OTTUMWA — The next step in securing a superintendent for the Water Pollution Control Facility all hangs on whether the interim superintendent passes an upcoming exam.
Former WPCF superintendent Bob Bruett officially retired in April 2012. The facility is responsible for treating wastewater before returning it to the Des Moines River.
But Kam Reeves — who has worked at the WPCF for nearly 18 years — has received written approval from the Iowa Department of Natural Resources "to sign all reports and to basically operate the plant," said City Attorney Joni Keith.
"[Bruett] ... was on a separate contract with the city after he retired to continue to work and assist [Reeves]," Keith said. "Then he officially retired in April 2012, but he was assisting with the plant after retirement as well."
While the IDNR has "full confidence" in Reeves' abilities, Keith said, the problem is that he does not yet have a Grade IV certification, which would give him the license to become a wastewater treatment operator. Reeves will take the Grade IV test on July 30.
"DNR wants someone with a Grade IV in place, but they've given us a lot of leeway because they're very comfortable and confident in Kam Reeves' ability to operate that plant," she said.
In the position's job description, applicants must obtain the Grade IV certification within one year of employment at Ottumwa's WPCF, though Keith said that "because of the difficulty with the test, we are looking at those with Class IV certification now."
Recently, though, city staff began to wonder if it would save the city a substantial amount of money to privatize at least a portion of the facility.
That's why the issue was raised at Monday's City Council work session. Some councilmen wanted to obtain proposals from consultants who could compare the cost savings of the two options: privatize operations or continue as is.
"The thought was, we really need a specialist to assist us in obtaining those RFPs so we know what questions to ask and what to look for in a possible agreement with a private company," Keith said. "Because that position is open, several council members are just looking at what our options are and privatization was an option. But just because we're asking for numbers does not mean they would've went in that direction. They wanted to put the issue to rest, one way or another."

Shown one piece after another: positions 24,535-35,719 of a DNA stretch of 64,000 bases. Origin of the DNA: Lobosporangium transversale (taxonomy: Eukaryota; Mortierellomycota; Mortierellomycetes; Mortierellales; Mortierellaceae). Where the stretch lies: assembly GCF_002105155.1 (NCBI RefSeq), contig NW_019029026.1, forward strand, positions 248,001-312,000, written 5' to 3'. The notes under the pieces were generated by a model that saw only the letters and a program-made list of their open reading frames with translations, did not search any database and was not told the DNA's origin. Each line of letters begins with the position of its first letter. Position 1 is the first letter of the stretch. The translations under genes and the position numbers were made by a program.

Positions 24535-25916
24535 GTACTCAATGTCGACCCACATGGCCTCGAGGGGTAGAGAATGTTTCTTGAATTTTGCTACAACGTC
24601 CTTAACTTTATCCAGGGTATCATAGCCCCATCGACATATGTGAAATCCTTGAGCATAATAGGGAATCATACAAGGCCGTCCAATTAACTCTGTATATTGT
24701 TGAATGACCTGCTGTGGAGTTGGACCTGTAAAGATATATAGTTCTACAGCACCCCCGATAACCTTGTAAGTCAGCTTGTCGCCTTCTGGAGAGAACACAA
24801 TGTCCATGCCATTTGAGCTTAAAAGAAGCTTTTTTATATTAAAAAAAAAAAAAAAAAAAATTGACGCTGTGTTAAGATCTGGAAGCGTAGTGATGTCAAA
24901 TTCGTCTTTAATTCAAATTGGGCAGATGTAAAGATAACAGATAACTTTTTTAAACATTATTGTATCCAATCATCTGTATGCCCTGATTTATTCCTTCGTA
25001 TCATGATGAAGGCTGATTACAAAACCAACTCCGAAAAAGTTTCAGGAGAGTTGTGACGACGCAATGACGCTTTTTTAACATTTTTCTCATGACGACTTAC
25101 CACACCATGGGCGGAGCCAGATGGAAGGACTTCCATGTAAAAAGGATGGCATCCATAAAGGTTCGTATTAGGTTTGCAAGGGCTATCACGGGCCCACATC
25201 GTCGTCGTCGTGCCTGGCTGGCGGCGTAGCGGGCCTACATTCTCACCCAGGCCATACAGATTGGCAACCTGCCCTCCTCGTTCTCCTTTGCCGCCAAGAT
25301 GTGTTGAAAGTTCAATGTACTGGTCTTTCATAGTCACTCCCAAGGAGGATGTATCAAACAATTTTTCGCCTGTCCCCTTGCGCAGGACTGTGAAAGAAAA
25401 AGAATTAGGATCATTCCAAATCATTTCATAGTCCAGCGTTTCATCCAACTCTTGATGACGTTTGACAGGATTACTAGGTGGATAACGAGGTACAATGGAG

Reeves said he doesn't believe privatizing the facility could save the city a significant amount of money.
"It's been looked at a couple times," he said. "In 2010, [Veolia Water] did not submit any numbers for what the savings would be, but they actually said it would not be a significant savings [to privatize operations] and would not be something they'd be interested in."
Veolia Water provides contract operator services for water and wastewater facilities, running more than 200 facilities in North America, according to the company website. Veolia representatives did not return requests for comment as of press time Wednesday.
Reeves declined to comment on the City Council's discussion Monday night.
Most likely, the city will open up the hiring process again, Keith said.
"We clearly have to get a superintendent in place with a Grade IV," she said. "We're running out of time with the DNR to get that done. They're encouraging us very strongly to get a superintendent in place, but it's not easy to find superintendents. That Grade IV is a very difficult certification to obtain and there are a very limited number of Grade IV operators in the state, so I'm thinking we may have to increase the salary to be able to attract someone."
In last fall's round of advertising for the position, the city also advertised out of state, but was only able to attract two applicants. The job description included a salary of $60,000 to $80,000.
"To be able to attract a Grade IV, to move their family basically, we think we probably will have to re-look at our salary scale," she said.
The city did offer the position to one of the two applicants, but he turned down the offer, stating that the salary was too low.
The entire idea of privatization "is a touchy subject," she said.
"I don't think there was any intention by looking at the issue to create any unrest with our employees," she said. "Kam Reeves has done an excellent job in Bob Bruett's place and we have excellent, excellent employees."
The facility currently operates with 14 employees. The addition of a superintendent would put it at a full staff of 15.
"We have excellent employees, we have a state-of-the-art facility that's been very much updated, so some of the cost savings that a private company could come in and do we've already done," she said. "So there's a question whether that would actually save the city money, but whether we pursue or ask for proposals, we won't know for sure."
— To follow reporter Chelsea Davis on Twitter, head to @ChelseaLeeDavis.